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Turkmen President Saparmurat Niyazov (right) with Afghan President Hamid Karzai (left) and Pakistani President Pervez Musharraf (file photo) (CTK) 13 February 2006 -- Energy officials from Afghanistan, India, and Pakistan arrived in Turkmenistan today for talks on a pipeline to export Turkmen natural gas.


The talks are due to start tomorrow. The pipeline would cost an estimated $3.5 billion to build and would have an annual capacity of 33 billion cubic meters.


The 1,680 kilometer pipeline project has been on hold since the 1990s, when the Taliban movement came to power in Afghanistan.


Turkmenistan is the second-biggest gas producer in the former Soviet Union after Russia.


(AP)

Central Asia Gas Pipelines


Click on the map for an enlarged image.

Russia's rising appetite for Central Asian gas is a direct result of the shifting fortunes of Gazprom, the state-run Russian company that controls lucrative exports. The company's total gas production has flatlined at around 550 billion cubic meters (bcm) a year. With major fields yielding less as they age, Gazprom has chosen to maintain its all-important gas balance by purchasing gas on the side -- from independent producers in Russia and from Russia's Central Asian neighbors -- instead of investing in the lengthy and costly development of untapped Arctic fields...(more)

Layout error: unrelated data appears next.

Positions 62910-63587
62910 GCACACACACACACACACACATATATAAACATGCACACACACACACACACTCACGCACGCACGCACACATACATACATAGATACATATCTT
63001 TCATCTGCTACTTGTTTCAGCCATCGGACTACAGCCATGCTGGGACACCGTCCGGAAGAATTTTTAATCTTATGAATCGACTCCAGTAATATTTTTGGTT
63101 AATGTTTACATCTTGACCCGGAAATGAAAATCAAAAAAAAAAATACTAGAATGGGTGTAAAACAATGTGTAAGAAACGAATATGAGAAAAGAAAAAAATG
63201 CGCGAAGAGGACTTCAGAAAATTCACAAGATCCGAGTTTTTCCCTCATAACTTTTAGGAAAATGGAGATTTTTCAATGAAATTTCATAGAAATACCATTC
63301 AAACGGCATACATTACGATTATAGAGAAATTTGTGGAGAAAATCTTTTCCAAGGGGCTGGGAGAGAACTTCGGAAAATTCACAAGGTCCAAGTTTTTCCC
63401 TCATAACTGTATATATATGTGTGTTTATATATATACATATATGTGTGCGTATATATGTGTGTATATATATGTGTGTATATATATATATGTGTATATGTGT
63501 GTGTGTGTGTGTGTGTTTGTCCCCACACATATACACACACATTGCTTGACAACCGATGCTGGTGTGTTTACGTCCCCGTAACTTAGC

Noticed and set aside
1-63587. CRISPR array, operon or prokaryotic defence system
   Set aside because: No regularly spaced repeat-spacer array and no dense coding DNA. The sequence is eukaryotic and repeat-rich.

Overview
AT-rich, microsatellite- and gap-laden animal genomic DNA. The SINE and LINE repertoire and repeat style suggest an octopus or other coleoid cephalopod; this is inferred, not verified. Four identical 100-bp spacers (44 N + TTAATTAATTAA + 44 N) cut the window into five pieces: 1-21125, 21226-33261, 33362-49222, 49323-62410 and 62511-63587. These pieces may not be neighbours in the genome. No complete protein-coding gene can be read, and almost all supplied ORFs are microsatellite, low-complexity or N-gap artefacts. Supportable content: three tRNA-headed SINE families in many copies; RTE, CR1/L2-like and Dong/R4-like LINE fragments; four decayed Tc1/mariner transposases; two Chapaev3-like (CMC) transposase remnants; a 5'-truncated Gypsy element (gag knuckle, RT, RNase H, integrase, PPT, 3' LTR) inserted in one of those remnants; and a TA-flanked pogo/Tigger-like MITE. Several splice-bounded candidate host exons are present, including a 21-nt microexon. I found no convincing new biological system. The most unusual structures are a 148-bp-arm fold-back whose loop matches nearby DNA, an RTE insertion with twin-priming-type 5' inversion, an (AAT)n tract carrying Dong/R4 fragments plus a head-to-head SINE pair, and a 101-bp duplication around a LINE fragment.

See also:

Who's Afraid Of Gazprom? Controlling Gas Pipelines

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